Rich: Write your replies to Jack in the comments section on the Premier Skills English webpage.
Rich: Have you got a football phrase for us this week?
Jack: Yes, I have, but first, last week’s football phrase. The phrase was fantasy football. This is a free game you can play on premierleague.com where you get £100 million to spend on a team of your choice. You are the manager and you play against other managers from around the world.
Rich: Well done to Rafael Amorin and Rafael RC from Brazil, Ahmed Adam from Sudan, Sabanoleg and Liubomyr from Ukraine, AssemJuve from Palestine, Samo from Turkey, Acicala from Spain, Elghoul from Algeria, Ju_003 from Russia, Kwesimanifest from Ghana, Zaid from India and Milos from Serbia.
Jack: This week’s phrase is ***** *********. This phrase is used to describe the teams that have a chance of winning the league. Usually, there are a maximum of about five ***** ********** as it becomes clear after a month or so that the rest of the teams have little chance of winning the league.
Rich: If you know your movies, I could have been a ********* is a famous line from an old movie.
Jack: Right, that’s all we have time for this week! Don’t forget to write your answers to our questions and make a guess at our football phrase in the comments below.
Rich: Bye for now and enjoy your football!
How much did you understand?
In the podcast, Rich and Jack used some words and phrases that might be new for you. Do you know the words in bold?
We looked solid at the back with our new goalkeeper ... and a clean sheet for the defence.
You are a bit of a chatterbox. It’s difficult to get a word in edgeways sometimes!
There were a few tricky words in the podcast. Do you know what they all mean? Try the activity below, then, listen to the podcast again to hear how we used the words.
Why do you need to change the subject?
In this week's podcast, Jack and Rich spoke about changing the subject or topic of a conversation. Before we look at some of the words and phrases they used let's think about why we might need to change the subject:
- You have something urgent or important to say.
- You are finding the conversation boring and want to change the subject.
- You have just remembered or been reminded of something you would like to talk about.
How to change the subject?
Here are five ways that you could change the topic of a conversation.
- Ask a question
- Introduce a new topic.
- Give a compliment.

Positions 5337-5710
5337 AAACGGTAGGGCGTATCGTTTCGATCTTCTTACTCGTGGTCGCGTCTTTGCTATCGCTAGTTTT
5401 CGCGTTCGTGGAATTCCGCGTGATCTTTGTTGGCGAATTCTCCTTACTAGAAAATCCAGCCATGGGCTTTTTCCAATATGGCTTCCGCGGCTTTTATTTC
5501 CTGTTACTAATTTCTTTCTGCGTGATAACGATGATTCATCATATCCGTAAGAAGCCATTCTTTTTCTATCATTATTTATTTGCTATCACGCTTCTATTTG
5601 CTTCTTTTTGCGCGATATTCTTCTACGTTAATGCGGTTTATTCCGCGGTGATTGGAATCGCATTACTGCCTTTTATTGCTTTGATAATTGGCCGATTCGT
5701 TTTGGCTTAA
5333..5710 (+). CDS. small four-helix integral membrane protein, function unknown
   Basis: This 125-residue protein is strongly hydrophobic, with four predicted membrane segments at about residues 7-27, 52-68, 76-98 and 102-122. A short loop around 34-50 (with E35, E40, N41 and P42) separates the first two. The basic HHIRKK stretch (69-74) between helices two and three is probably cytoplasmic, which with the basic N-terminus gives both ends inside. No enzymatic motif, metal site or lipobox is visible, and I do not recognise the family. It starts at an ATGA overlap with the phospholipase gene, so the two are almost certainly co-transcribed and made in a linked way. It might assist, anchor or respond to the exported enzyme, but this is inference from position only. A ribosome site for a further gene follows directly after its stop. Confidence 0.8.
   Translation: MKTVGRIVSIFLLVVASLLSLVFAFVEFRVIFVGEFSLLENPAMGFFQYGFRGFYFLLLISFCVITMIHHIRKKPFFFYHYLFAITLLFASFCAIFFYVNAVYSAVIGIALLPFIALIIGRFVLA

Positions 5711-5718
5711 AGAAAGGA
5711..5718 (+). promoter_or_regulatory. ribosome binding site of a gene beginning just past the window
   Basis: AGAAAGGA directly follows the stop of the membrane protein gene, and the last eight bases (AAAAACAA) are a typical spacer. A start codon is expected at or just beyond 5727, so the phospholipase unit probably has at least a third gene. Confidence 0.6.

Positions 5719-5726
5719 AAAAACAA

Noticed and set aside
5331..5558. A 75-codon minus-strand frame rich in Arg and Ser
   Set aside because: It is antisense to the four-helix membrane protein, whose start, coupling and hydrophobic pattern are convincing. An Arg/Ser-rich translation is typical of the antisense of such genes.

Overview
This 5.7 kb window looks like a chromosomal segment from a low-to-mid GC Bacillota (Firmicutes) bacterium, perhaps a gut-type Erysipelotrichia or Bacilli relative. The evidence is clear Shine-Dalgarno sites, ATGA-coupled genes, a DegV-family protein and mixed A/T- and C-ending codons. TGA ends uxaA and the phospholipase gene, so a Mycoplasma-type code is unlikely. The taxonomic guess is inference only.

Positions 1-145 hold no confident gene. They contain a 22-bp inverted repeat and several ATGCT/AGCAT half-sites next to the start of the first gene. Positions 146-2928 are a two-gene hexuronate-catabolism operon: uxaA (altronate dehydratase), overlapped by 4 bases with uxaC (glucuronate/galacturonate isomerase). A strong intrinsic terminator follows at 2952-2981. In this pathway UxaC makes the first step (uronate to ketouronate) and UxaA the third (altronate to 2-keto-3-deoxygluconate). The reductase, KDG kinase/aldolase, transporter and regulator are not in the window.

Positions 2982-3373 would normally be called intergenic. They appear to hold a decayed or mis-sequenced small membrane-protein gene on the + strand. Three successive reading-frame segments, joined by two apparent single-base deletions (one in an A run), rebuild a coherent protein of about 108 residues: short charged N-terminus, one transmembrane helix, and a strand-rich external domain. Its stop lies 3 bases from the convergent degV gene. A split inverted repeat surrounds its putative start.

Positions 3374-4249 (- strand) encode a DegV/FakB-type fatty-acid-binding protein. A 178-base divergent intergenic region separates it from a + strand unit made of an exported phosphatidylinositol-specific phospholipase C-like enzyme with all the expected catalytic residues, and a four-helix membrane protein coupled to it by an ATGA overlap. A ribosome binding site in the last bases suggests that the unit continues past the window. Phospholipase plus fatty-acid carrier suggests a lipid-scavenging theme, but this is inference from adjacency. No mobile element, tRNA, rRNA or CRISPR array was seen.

- Create a distraction.
- Tell the speaker that you are changing the topic.
Which do you think is the best way?
Look at the activity below and match the example sentences to one of the five ways of changing the subject of a conversation.
Words and phrases we use to change the subject
In this week's podcast, Jack and Rich used lots of different words and phrases that are useful when we want to change the topic of the conversation. Most of these phrases are used to either introduce a topic by linking it to what the speaker had been talking about or to tell the speaker you are changing the topic. Look at these examples from the podcast:
Changing the subject by linking it to what the speaker was talking about:
Funny you should say that because we went out on our bikes, too.
Ha! That reminds me of the time I got a puncture near there.
That reminds me. Do we have someone meeting her at the station?
And speaking of the environment. Could we keep coffee cups in the kitchen and not at our desks while she is here?
Changing the subject in a more abrupt way:
Oh, before I forget, a few of us were thinking of going for a ride next weekend. Do you want to come?
And there's something else I want to ask you.
Let me stop you there a moment, John.
By the way, do we have coffee and biscuits for our visitor?
All of these phrases are used when we want to change the subject of a conversation. Do you know any other words or phrases that are similar to these?
A collaborative dialogue:
Your task this week is to reply to Jack and Rich and other podcast listeners. Every time you reply, change the subject by using one of the phrases we have used in this week's podcast. We will add a new topic every day this week and it's your task to continue the conversation. The first topic is:
My mobile broke the other day and I had to take it to get fixed. I couldn’t use it for two days. I couldn't even check the football results!
Write your replies in the comments section below and don't forget to have a guess at this week's football phrase, too!